1. Cleaning the River – 1930-31 and 1936 as well

2. The excavation and building of the retaining walls along the river from Gow’s Bridge to Johnston’s Boathouse

3. Digging of Sewers

4. Cutting ruts

5.  Cleaning gutters

6.  Digging Watermains

7.  Laying of sidewalks

8.  Street cleaning

Some worked for the Waterworks Department, others for the Civic Works Department.

For this, they did receive payment – usually in vouchers and cash. It was not enough for many families. In 1933, the Unemployed Association sent a deputation to City Council. The group said the voucher system and the low pay were not enough for a family to survive on. They brought with them several individuals to attest to the difficulty. A woman with a family of eight received $4 a week – to pay for groceries. The same amount was granted to a family of 10. This is what became referred to as a “Relief Diet.”

In the early years, the city officials said they could consider it. Instead, they did nothing. In another visit from the same group in 1934, the Mayor stated: “The council’s first obligation is to the married man with a family and children.”

The Relief system was completely inadequate. It was also a system that was applied across Guelph in an unequal fashion to two groups: women and single men.

Both married and single women were not granted Relief except in certain circumstances e. g. widowed women. In 1930, Aldermen Cunningham and Ward, felt married women should leave their jobs if their husbands were gainfully employed. Several people wrote letters to the editor about how frivolous it was for single women to remain employed during these tough economical times. One female writer to the Guelph Mercury referred to “girls” driving to work everyday in their own cars. According to her, life was about “more than a round of new clothes to some of us.”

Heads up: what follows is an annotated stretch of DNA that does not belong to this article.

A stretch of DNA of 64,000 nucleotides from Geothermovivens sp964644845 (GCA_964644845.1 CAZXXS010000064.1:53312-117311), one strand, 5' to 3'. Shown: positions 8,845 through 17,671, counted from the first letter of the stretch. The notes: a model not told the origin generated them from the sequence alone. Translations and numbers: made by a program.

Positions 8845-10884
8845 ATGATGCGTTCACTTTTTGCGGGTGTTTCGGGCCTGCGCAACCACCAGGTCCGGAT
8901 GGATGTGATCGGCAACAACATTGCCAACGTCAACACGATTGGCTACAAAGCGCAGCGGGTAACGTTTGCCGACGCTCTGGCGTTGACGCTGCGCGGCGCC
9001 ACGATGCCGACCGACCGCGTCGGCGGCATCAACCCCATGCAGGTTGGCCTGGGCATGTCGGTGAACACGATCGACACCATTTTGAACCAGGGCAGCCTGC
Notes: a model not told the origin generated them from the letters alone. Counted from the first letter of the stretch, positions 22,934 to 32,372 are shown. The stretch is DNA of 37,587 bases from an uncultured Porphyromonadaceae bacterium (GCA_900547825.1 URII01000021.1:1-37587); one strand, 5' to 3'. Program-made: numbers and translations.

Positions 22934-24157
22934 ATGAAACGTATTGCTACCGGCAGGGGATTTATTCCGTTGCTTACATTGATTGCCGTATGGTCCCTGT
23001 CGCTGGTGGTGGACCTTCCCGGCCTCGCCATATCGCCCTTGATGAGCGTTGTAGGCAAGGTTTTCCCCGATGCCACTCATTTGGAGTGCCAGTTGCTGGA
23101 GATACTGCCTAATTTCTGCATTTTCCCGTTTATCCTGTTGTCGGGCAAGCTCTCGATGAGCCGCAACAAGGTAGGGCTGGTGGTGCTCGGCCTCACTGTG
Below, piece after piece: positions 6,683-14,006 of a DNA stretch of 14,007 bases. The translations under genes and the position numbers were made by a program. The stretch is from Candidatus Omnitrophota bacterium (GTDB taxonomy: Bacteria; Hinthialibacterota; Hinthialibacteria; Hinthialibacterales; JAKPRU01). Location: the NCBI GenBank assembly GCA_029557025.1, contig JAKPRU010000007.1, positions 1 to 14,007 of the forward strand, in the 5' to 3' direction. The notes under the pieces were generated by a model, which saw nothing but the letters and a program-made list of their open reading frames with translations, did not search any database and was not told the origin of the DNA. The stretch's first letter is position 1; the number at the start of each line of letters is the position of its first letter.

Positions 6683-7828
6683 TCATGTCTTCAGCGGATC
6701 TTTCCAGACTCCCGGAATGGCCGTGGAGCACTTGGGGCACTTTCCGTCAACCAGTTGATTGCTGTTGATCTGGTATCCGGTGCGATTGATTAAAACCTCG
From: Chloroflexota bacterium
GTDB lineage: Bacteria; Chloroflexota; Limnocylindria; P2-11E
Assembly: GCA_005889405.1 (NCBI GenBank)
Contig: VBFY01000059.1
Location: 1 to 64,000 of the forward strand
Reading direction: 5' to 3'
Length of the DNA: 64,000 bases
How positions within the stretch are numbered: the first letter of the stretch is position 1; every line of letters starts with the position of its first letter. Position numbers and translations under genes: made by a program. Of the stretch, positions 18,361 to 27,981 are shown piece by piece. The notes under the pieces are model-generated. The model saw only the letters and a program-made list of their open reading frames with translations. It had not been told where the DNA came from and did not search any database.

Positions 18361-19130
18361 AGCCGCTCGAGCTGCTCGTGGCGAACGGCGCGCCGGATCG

She, and many others in unions and government thought that such girls did not need to work. They could stay at home with their parents and give their jobs over to men. After all, women only worked for “pin money.” Such stances were only to become further entrenched as the Depression deepened into 1932 and 1933.

Another group that was both criticized and harshly treated was single men. Released from their employment in favour of married men, they were, more often than not, unable to collect relief. In one case, a young man was rejected from receiving relief because Charles Dawson, the Relief Officer knew